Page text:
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  1. AlanM

    Cheers Lune. Good job of putting the issue in context both wide/deep/long/large (10% of GDP) and immediate (gilt yield move in one day unprecedented). Very much in the spirit of NC, classic example of why I visit often.

  2. Peripheral Visionary

    Is it my imagination, or is the intention of government to repay the only difference between “quantitative easing” and printing money to pay government debt?

  3. Anonymous

    Maybe I’m stupid, but I can’t see how QE will work in the long run, when tks to haveing to bail out the banks, UK debt issuance must explode.

    Surely this is a circular situation, which goes nowhere.

    B E buys old Gilts with printed money, the 150 billion from one window…..but is selling new Gilts just as fast, or faster, from another window.

    All this exercise does is reduce in the short term Gilt rates, but if they are selling far more than they are buying, which they are, then rates will back up.

    Also why the mkt should want to dump it’s gilts before an avalanche of new issuance should worry the mkt far more. Because either the mkt wants out of gilts, you can have all my old ones at 3 %….or it knows that future rates will be much higher and a better buy, I now want 5 % to buy yr crap.

    Either case says QE is gonna fail.

  4. Anonymous

    UK QE is aimed at pushing down the long end of the yield curve which should in theory push down the yield curve for corporate debt, making it cheaper for all those highly leveraged in debt businesses to roll over their debt. I believe that the UK is aiming to buy the equivalent of 25 percent of all 5-25 year gilts whilst still issuing shorter term debt. Foreign central banks tend to buy gilts with a maturity of less than 5 years so to prevent them selling and causing sterling to tank these will not be purchased. Notice that they will not be buying index linked gilts and many investors will be selling their gilts for index linked ones or inflation protected ones.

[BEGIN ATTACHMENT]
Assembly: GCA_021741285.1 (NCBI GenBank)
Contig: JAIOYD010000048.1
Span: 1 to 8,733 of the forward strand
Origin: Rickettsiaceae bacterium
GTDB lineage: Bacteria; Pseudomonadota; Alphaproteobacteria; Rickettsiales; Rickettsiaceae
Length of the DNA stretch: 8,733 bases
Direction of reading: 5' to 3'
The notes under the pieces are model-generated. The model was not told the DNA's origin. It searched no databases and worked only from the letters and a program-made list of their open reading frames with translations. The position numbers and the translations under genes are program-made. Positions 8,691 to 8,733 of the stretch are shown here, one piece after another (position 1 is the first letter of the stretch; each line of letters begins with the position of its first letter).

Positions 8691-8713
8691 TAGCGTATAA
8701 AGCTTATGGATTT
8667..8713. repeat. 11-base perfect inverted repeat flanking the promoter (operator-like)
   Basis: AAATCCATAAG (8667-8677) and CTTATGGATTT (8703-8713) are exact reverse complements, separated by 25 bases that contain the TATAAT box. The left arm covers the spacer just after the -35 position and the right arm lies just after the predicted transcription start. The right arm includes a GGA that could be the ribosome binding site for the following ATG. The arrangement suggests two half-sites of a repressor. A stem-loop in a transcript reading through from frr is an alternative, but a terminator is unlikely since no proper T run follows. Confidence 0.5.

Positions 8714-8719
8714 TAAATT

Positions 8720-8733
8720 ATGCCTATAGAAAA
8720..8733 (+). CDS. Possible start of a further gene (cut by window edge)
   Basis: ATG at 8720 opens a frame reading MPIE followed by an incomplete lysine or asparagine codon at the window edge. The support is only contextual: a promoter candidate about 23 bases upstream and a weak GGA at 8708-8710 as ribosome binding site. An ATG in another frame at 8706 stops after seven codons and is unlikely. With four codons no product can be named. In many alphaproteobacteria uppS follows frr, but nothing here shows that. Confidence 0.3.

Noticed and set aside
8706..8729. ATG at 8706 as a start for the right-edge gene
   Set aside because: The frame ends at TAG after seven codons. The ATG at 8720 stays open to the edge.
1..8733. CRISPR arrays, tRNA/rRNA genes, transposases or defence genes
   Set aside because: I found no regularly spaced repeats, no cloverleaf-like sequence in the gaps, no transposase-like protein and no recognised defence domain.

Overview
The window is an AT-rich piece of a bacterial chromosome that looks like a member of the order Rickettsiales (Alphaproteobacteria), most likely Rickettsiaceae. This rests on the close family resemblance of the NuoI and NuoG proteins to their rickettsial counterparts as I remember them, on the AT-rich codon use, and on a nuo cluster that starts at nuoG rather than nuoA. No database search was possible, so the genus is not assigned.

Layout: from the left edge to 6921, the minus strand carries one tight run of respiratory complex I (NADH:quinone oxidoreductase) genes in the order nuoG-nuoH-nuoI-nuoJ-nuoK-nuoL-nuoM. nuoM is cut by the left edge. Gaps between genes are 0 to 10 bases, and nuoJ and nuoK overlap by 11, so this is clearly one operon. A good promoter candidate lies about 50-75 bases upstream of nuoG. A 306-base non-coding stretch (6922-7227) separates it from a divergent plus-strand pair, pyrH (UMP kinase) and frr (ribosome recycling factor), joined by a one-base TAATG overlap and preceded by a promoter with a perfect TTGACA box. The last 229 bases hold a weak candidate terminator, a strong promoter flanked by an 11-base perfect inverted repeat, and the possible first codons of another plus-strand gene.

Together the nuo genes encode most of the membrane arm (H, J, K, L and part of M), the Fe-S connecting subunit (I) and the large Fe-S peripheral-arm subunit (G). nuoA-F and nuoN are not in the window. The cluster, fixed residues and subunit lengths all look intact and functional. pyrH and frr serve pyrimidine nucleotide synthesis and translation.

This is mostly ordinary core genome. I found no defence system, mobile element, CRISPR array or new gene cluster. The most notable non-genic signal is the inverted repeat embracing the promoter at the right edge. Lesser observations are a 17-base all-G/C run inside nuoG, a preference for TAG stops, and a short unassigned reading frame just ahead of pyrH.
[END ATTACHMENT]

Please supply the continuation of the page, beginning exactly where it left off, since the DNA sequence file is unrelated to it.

At the minute it seems to have had little impact on short term corporate debt, sterling as drifted down and a switch to index linked gilts has been clear. Time will tell whether it works, but it would appear to be setting up some perverse incentives for certain types of trade which could well come back to haunt the decision makers. I guess they needed to do something since companies are shredding their expenditure on non essential items evidence of which can be seen in the order book for the fork lift truck manufacturer close to where I live which has dropped close to 70%.

  5. UrbanDigs

    Our fed HAS started first round of QE via purchases of Agency MBS! I think they are up to $150Bln or so with 500Bln being target for now.

    Here is actual Q & A on fed website:

    How will purchases under the agency MBS program be financed?

    Purchases will be financed through the creation of additional bank reserves.

    That electronic creation of additional bank reserves, is pure money printing created out of thin air to purchase actual assets from primary dealers!